The crazy reality about this pace is that we are rarely together, really together even though we live in the same house.  Together like when you sit and just talk about nothing.  Together so that you can actually hear each other’s hearts.  Both joys and struggles.  Together in a way that keeps us connected to each other in a world that is moving around us.  We can go on living like this or we can live differently.

Living differently would mean that we are intentional about connecting to each other.  Until we are intentional, we will just live within the ebb and flows of the world.  From experience, that routine only leads to frustration, arguments, loneliness and anxiety.  But living in intentional connection with the people we love leads to understanding, love, companionship and contentment.  Here are a few ideas to be intentional with connecting to those you love for this week…try to work FIVE connection points in this week and see how it goes! It will help you stay connected and available to what God wants you to experience.

CONNECTION POINT IDEAS

LUNCH DATES–Planned lunch dates really help pause the day and breath life into a relationship.  The menu doesn’t matter as much as the conversation.  It’s something you can count on each week to pull you back together in a way to gives you life.

HIDDEN NOTES and TEXT–These are just fun and they are a perfect way to encourage, love, recognize and support each other.  The notes are guaranteed to create smiles and memories.  It’s amazing how God even gets in on the fun by helping you say just the right thing at the right time.

COUCH TALK–Twenty minutes and a couch is all that it takes.  Media off (including phones) and eyes on each other.  It is the best way to connect and reconnect after a busy day or week.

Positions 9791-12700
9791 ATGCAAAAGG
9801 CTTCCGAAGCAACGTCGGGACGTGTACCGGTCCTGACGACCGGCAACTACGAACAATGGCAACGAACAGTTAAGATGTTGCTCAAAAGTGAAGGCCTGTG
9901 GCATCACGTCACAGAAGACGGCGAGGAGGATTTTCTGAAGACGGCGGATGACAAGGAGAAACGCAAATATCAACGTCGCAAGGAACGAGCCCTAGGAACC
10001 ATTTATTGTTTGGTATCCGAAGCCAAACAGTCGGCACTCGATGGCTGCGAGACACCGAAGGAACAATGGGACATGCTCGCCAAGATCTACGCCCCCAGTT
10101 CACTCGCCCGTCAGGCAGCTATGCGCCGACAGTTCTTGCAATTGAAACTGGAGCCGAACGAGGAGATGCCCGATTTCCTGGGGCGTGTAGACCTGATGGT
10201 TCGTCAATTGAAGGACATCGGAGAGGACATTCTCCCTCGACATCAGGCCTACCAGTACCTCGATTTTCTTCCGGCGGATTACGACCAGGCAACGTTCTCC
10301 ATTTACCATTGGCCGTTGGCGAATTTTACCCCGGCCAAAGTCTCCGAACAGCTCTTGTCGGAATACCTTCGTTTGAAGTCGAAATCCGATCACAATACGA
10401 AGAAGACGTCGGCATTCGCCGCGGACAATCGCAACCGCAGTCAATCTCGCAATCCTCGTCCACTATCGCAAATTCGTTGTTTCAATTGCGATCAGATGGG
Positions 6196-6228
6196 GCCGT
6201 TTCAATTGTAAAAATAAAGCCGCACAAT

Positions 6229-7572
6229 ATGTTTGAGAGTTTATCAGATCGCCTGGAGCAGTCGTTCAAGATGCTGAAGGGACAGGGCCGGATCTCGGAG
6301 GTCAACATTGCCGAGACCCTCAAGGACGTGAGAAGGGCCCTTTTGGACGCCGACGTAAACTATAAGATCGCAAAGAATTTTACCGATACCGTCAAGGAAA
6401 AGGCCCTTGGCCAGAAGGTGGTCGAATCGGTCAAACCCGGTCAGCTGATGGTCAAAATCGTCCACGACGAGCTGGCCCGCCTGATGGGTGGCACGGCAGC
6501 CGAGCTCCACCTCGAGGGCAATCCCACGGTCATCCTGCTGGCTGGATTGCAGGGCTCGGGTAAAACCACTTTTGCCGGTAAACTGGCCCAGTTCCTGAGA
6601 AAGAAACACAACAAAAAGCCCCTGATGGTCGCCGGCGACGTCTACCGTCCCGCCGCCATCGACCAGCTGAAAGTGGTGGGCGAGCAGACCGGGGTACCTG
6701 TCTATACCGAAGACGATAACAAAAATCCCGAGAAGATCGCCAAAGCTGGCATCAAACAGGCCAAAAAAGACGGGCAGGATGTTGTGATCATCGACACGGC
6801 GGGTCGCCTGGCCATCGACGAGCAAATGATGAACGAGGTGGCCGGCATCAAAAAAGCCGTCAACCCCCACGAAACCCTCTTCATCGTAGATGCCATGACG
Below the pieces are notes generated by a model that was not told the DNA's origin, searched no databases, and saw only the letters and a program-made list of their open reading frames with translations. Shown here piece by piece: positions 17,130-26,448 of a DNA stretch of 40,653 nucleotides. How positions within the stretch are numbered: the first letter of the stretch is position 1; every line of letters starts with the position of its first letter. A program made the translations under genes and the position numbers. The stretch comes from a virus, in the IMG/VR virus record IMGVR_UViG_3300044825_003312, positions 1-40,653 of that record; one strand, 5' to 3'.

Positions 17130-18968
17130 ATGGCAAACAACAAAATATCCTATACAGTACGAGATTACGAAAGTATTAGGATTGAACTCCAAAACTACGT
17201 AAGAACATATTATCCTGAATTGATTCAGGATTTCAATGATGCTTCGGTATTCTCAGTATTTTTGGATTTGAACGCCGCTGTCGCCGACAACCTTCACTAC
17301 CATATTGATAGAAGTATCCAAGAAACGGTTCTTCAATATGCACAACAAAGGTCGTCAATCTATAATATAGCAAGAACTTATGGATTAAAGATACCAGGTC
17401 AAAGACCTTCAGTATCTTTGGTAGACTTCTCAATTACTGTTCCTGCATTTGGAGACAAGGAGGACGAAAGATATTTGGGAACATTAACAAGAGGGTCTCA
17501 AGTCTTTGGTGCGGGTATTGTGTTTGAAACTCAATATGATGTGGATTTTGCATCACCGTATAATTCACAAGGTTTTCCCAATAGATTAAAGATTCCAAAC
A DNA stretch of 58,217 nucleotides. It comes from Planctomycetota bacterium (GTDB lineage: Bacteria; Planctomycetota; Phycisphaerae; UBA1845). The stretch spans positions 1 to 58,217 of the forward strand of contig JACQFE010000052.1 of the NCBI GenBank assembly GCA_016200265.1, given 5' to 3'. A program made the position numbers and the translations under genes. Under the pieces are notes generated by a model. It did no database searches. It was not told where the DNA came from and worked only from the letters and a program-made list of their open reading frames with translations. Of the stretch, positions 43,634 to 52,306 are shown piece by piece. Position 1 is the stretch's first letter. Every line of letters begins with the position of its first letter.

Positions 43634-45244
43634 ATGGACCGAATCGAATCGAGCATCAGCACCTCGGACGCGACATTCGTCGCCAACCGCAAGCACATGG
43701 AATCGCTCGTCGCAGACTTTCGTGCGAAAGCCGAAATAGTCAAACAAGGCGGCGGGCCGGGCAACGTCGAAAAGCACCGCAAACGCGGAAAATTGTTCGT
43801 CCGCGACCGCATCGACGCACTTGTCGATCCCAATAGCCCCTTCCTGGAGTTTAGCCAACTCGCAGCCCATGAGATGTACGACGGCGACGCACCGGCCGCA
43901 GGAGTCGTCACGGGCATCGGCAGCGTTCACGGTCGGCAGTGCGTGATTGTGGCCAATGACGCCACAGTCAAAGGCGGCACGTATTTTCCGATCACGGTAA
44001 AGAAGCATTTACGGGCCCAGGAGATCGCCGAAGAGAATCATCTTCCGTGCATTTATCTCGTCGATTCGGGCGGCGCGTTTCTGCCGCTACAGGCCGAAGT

ROSES AND THORNS–The best way to hear each other’s hearts is to talk about the roses and thorns of the day.  This can be done in the car, one the phone, at the table or anywhere.  It always reveals how everyone is doing and helps everyone connect.

PRAYER–Rad Joy is a great company that helps busy people give their burdens back to Christ.  The best way to connect with those we love is to ask them how you can pray for them and then do it.

MEALS–Jesus and his disciples broke bread together all through the New Testament.  Preparing a meal, enjoying a meal, talking and listening to each other,  and cleaning up after the meal can be holy time for families. Even playing dinner games is fun. Everyone can be a part of the experience.

Enjoy making connections with the people you love…it’s an eternal investment and well worth the effort!

Do not love this world nor the things it offers you, for when you love the world, you do not have the love of the Father in you. For the world offers only a craving for physical pleasure, a craving for everything we see, and pride in our achievements and possessions. These are not from the Father, but are from this world.  And this world is fading away, along with everything that people crave. But anyone who does what pleases God will live forever. 1 John 2:15-17

Meredith Bell